Get Rid of Potbelly (Abdominal Obesity, Metabolic Syndrome)
First of all, I would like to point out that we need fat, and that it is one of the largest organs of our body. Fat helps our body to defend against bacteria and viruses. It contributes to our immunity and helps us to recover from injury. Fat is conveniently located beneath the skin and around vital organs where it can protect our body against infection and trauma. And lastly, fats can accommodate any ups and downs in our nutrition.
We all know that fat is stored energy, and if we don't use it, it builds up. Obesity is just an unhealthy build-up of fat deposits in the body, and abdominal obesity is simply an unhealthy build-up of fat deposits in the abdomen.
We still have questions: if we build up a huge amount of fat in our belly, where do our organs go?
Is the fat hard or soft? And how much of it is too much?
Let's take a look inside of our abdomen.
Subcutaneous Fat (Under the Skin) and Visceral Fat (Around the Internal Organs)
Three Types of Fat
All fats are derivatives of fatty acids and glycerol. We all have three types of fats in our bodies.
Fat in the bloodstream is called triglycerides. This group of molecules works to facilitate the transfer of fat and blood glucose from the liver to the bloodstream and back. When there is extra fat, the body stores it for later use. When you think of fat being stored in your hips or belly you are thinking triglycerides. Diets high in processed carbohydrates can increase triglyceride levels. High levels of triglycerides are strong risk factors for heart disease. These levels can be reduced by eating omega-3 fatty acids from fish oils, krill oils, or oils from algae, as well as other plant oils like flax seed oil and hemp oil.
Normal triglyceride levels are 150 mg per deciliter of blood.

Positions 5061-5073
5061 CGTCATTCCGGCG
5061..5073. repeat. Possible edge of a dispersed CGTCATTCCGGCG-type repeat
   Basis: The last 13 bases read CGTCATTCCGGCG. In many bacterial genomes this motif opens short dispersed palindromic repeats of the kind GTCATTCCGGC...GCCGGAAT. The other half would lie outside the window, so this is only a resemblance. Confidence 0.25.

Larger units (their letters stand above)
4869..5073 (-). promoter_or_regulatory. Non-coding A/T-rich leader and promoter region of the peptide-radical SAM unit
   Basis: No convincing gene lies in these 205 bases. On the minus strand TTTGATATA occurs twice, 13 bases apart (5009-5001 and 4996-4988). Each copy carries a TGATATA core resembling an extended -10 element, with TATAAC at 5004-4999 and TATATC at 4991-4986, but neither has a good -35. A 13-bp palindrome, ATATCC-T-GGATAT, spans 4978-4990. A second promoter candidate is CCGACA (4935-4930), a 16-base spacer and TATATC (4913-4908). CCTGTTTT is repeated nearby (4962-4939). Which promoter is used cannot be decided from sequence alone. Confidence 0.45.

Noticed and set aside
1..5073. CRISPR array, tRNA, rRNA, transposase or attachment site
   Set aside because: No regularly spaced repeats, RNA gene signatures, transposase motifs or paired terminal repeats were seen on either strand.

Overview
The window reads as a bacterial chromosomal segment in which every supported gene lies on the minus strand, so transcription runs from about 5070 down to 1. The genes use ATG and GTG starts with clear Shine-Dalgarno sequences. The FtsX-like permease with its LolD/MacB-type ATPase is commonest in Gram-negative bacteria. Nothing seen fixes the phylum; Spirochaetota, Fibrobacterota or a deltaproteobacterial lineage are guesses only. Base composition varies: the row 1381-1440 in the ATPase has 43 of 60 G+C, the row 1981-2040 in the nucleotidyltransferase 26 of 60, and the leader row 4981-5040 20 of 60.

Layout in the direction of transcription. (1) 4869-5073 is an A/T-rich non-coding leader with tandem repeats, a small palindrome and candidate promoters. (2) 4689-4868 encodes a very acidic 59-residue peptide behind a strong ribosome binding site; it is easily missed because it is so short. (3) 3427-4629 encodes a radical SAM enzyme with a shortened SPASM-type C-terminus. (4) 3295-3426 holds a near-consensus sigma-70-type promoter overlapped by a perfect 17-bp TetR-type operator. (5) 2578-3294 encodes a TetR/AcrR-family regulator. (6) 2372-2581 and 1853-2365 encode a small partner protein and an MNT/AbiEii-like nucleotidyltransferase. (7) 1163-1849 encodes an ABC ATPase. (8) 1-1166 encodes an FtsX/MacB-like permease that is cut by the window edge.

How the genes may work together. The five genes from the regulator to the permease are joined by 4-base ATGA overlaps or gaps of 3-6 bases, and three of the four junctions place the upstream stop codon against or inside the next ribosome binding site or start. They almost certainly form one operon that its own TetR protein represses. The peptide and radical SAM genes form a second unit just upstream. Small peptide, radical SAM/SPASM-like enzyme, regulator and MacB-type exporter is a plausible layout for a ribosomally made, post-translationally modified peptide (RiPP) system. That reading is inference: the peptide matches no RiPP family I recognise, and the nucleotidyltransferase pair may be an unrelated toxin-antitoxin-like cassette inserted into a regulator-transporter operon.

High triglyceride levels are 200 to 499 mg per deciliter of blood.
2. Subcutaneous Fat
Fatty tissue under the layers of the skin is called subcutaneous fat. Subcutaneous fat also contains large blood vessels and nerves. It plays an important role in our body's functions. Subcutaneous tissue stores fat for use as energy, acts as a shock absorber to cushion the skin against trauma, and protects us from heat loss.
Excess fat is stored in the belly or abdomen, the back of the arm, just below the shoulder blades, on the top front of the legs, and on the hips. This layer of fatty tissue is also called adipose tissue, hypodermis, subcutaneous tissue, or superficial fascia. It makes up about 15-20% of an average person's body weight.
When we pinch and hold a handful of skin, we are holding onto the fatty tissue in the lower layer of skin as well; subcutaneous fat is easy to detect this way, as in "love handles" next to the waist.
Subcutaneous fat can be unsightly. When fat is stored under the skin in excess, "cellulite" is formed, meaning the skin dimples in between fat deposits. Also, too much subcutaneous fat causes the skin to stretch. But this may surprise you: this type of fat, subcutaneous fat, has not been directly linked to any obesity-related diseases. Of course many people want to lose excess subcutaneous fat for beauty reasons.
If you want to excess subcutaneous fat, a good way is aerobic exercise, as it involves repetitive motion to burn off that stored energy.
Also, correct diet, including fruits, vegetables, lean meats, low fat dairy products, and lots of whole grain products at mealtime and for snacks, reduces subcutaneous fat. On the other hand, overeating on a regular basis compromises all the effort that you put into losing excess fat.
Below is a diagram of a section of our skin showing the three layers, including the "hypodermis" or subcutaneous fatty layer.
3. Visceral Fat or Abdominal Fat
Fat that is found deep in the abdomen, as opposed to in the blood or under the skin, is called visceral fat or abdominal fat. This type of fat provides short-term storage for energy; the liver quickly processes the energy from visceral fat to make it ready to accommodate sudden energy needs from the body. The other use for this type of fat is to cushion the organs in the abdominal cavity in case of a trauma. Normally, visceral fat only accounts for about 10% of body fat. But it is the most harmful of all the fats in our body.